Ask the average person on the street the name of his or her favorite artist and the most common response (aside from their son's or daughter's work gracing the refrigerator) might well be Georgia O'Keeffe, a 20th-century artist whose work has come to personify American art in the minds of many. But success did not come easy for O'Keeffe. Discover the artist's artistic and personal struggles this weekend at any of three performances of O'Keeffe, a one-woman play written and performed by actress Lucinda McDermott and presented as part of the Don and Catharine Bryan Cultural Series. McDermott's two-act play premiered off Broadway and has been performed throughout the United States and in Bermuda and Mexico. Performances are scheduled for: Friday, April 4 at 7:30 p.m. at Roanoke Island Festival Park in Manteo; Saturday, April 5 at 7:30 p.m. at Hilton Garden Inn in Kitty Hawk; Sunday, April 6 at 3 p.m. at Cape Hatteras Secondary School in Buxton. Tickets are $15/person and can be purchased online at and at the following local outlets: in Duck at Duck's Cottage Coffee & Books; in Kitty Hawk at Grays Department Store; in Nags Head at Sea Green Gallery; in Manteo at Duck's Cottage Downtown Books; in Avon at Koru Village; and in Buxton at Buxton Village Books. The Bryan Cultural Series is a nonprofit organization formed in 2012 dedicated to bringing a variety of high'-quality visual, literary and performing arts events to the Outer Banks.

The Lighthouse Keepers SonDuck's Cottage Downtown Books in Manteo welcomes the first First Friday of Spring by also welcoming Dallas Quidley, Jr., author of The Lighthouse Keeper's Son, to a meet the author/booksigning event Friday from 5 to 7:30 p.m. The book is a chronological account of Quidley's life as the son of a lighthouse keeper in which he recalls his experiences and the history of his family in a timeline of anecdotes that is part history, part genealogy and part short story collection.

For 2014, Sanctuary Vineyards has moved their free concert series to the First Friday of each month. April's musical entertainment will be provided by Jug Tucker. Tastings are free, and wine will be available for purchase. The family-friendly event will run from 5:30 to 9:30 p.m., and you can bring your own picnic or snacks with you (sorry, no outside alcohol). Seating is limited at the winery (this show is indoors) so come early. Sanctuary Vineyards is located just a short drive across the bridge in Jarvisburg on the Currituck mainland.

It's A Green Thumb Thing

'Tis the season for diggin' in the dirt, and the Dare County Master Gardeners can help you find the right thing to plant in that dirt. Just attend the Dare County Extension Master Gardeners Spring Yard Sale on Saturday, April 5 from 8 a.m. to 12 p.m. at the Thomas A. Baum Senior Center at 300 Mustian Street in Kill Devil Hills. All proceeds from the sale support ongoing maintenance and construction in the Outer Banks Arboretum and Teaching Garden as well as other outreach programs. Admission is free.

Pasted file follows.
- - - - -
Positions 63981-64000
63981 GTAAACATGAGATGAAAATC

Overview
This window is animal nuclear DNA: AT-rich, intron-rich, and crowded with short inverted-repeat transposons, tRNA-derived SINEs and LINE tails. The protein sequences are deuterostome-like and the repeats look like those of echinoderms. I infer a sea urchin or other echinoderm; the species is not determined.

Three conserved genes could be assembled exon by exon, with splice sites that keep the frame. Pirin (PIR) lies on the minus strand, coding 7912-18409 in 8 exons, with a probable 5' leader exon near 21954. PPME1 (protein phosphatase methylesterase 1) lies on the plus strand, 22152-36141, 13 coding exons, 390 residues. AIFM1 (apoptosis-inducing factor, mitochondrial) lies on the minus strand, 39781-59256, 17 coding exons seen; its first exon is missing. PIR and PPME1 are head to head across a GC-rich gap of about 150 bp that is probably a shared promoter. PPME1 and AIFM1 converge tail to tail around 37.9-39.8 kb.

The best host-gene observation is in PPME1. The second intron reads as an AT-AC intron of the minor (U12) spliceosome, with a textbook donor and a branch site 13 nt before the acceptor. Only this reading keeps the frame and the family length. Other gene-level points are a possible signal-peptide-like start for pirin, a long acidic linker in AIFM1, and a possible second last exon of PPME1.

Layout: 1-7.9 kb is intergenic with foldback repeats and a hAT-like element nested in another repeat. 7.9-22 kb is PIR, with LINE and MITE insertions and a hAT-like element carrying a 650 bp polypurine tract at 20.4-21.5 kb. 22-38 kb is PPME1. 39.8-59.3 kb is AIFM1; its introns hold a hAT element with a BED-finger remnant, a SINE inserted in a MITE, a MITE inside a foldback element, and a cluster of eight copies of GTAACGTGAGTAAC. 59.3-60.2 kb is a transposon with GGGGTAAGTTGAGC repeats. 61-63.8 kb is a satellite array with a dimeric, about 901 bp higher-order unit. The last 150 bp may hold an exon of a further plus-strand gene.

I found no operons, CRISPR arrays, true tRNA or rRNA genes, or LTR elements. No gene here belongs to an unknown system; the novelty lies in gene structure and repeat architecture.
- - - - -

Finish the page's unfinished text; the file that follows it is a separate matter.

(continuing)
Wanna find out what lurks below the tea-colored surface of the sound waters? Then gather up your water shoes or wading boots and sign up for the Saturday's free Sound Sampler program offered at 2 p.m. by the Outer Banks Center for Wildlife Education in Corolla. Using nets and traps, you'll get wet and dirty (cool, right?) discovering the diversity of Currituck Sound from insects to crabs and sport fish. To reserve your spot, call (252) 453-0221 ext. 1.


When the doors at Mike Dianna's Grill Room first swing open for dinner guests Wednesday evening at 5 p.m., it will represent something far more auspicious than simply the beginning of the 2014 season - it will mark the Corolla eatery's 10th year of serving Outer Banks visitors and locals. Given the vagaries of the restaurant business, with the effect of economic ups and downs coupled with customers' ever-changing tastes and expectations, to last 10 years in the industry is no small accomplishment. But to rack up 10 years of overcoming those inherent challenges with a seasonal establishment located on a glorified sandbar subject to unpredictable and sometimes destructive weather? Well, that's something bordering on extraordinary. Congrats from all of us here at to all of you at Mike Dianna's!


Outer Banks This Week Giveaway








This week you have a chance to win a one-night stay at Tranquil House Inn & dinner for two at 1587 Restaurant!

For more information about Tranquil House Inn, check out their website.

For more information about 1587 Restaurant check out their website.



Last Week's Winner


Congratulations to Janet Evans!!!

You won a week family pass to Outer Banks Family YMCA & a $35 gift certificate to Gray's Outer Banks!

Outer Banks This Week Giveaway Winner


For more information about Outer Banks Family YMCA, check out their website.

For more information about Gray's Outer Banks check out their website.

About the Author Michael Lay
Michael Lay is a local graphic designer, artist, photographer and writer. He lives in picturesque downtown Manteo, NC, and is the manservant of two beautiful and willful feline princesses, Sophie and Sassy. You can contact Michael at